MADRID — Spanish cyclist Alberto Contador says he might appeal the two-year doping ban handed down by sport’s highest court.
Contador says he is innocent and has no plans to retire despite hinting previously that he might quit if banned.
He spoke a day after the Court of Arbitration for Sport stripped him of the 2010 Tour de France title. CAS rejected his claim that his positive drug test for clenbuterol was caused by eating contaminated meat.
Contador says his lawyers are examining whether to appeal.
ULLRICH RULING: Sport’s highest court will issue a second verdict this week involving a doping case against a Tour de France winner.
The CAS said Tuesday it will publish a ruling Thursday on an appeal filed by the International Cycling Union to have 1997 Tour winner Jan Ullrich investigated for links to Operation Puerto, a 2006 Spanish doping probe.
Cycling’s governing body challenged the Swiss Olympic committee’s decision not to investigate Ullrich, a retired German racer who held a Swiss license.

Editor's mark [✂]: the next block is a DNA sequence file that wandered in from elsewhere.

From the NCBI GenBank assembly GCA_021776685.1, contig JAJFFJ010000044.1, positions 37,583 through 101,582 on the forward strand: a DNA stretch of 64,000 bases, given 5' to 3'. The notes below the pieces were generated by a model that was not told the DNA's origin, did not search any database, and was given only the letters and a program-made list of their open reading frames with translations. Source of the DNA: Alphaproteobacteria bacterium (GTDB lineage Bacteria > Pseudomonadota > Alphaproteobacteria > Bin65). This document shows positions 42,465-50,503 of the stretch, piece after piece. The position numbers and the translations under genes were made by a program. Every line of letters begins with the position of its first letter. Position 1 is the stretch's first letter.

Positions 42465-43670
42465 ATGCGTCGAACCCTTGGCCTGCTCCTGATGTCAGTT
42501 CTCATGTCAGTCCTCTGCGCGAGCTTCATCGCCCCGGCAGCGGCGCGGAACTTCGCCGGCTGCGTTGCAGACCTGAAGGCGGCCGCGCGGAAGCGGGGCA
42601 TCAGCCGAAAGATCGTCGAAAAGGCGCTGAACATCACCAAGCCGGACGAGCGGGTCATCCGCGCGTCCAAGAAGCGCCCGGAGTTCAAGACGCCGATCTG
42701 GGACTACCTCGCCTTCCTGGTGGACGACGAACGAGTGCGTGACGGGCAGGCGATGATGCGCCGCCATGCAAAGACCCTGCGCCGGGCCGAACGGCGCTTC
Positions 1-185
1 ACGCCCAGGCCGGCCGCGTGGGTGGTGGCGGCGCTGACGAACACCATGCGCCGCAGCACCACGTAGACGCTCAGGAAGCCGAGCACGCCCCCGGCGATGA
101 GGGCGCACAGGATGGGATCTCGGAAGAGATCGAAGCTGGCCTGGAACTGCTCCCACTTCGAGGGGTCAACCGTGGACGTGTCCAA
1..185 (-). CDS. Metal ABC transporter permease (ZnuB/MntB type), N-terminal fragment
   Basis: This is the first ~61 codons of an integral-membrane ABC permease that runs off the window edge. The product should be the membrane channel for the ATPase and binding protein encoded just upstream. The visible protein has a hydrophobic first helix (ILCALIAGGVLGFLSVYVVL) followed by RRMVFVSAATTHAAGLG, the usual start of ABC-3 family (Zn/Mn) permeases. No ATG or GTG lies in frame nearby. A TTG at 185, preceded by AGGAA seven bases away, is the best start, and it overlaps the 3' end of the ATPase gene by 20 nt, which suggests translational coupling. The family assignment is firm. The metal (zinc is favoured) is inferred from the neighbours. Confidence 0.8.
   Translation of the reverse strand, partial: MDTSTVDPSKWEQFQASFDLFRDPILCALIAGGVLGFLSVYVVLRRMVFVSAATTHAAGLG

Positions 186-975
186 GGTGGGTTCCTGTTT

Ullrich served a six-month ban for using amphetamines in 2002, and a second offense could trigger a life ban from working in cycling.
The CAS ruling Thursday might not end the case. The panel could opt to make a definitive ruling on Ullrich’s alleged doping links, or send the case back to the Swiss Olympic committee for a fresh hearing.
Swiss officials said last year they have no authority over Ullrich, who gave up his license in 2006.
ARMSTRONG CASE: The World Anti-Doping Agency on Tuesday urged U.S. federal authorities to quickly hand over evidence collected in their lengthy probe into seven-time Tour de France winner Lance Armstrong and doping in American cycling.
WADA president John Fahey said federal agencies in the United States gathered “significant evidence” in the criminal investigation that was abruptly closed last week with no charges filed and no explanation given.
Fahey said it would be “very, very helpful if that information was handed over” to the U.S Anti-Doping Agency.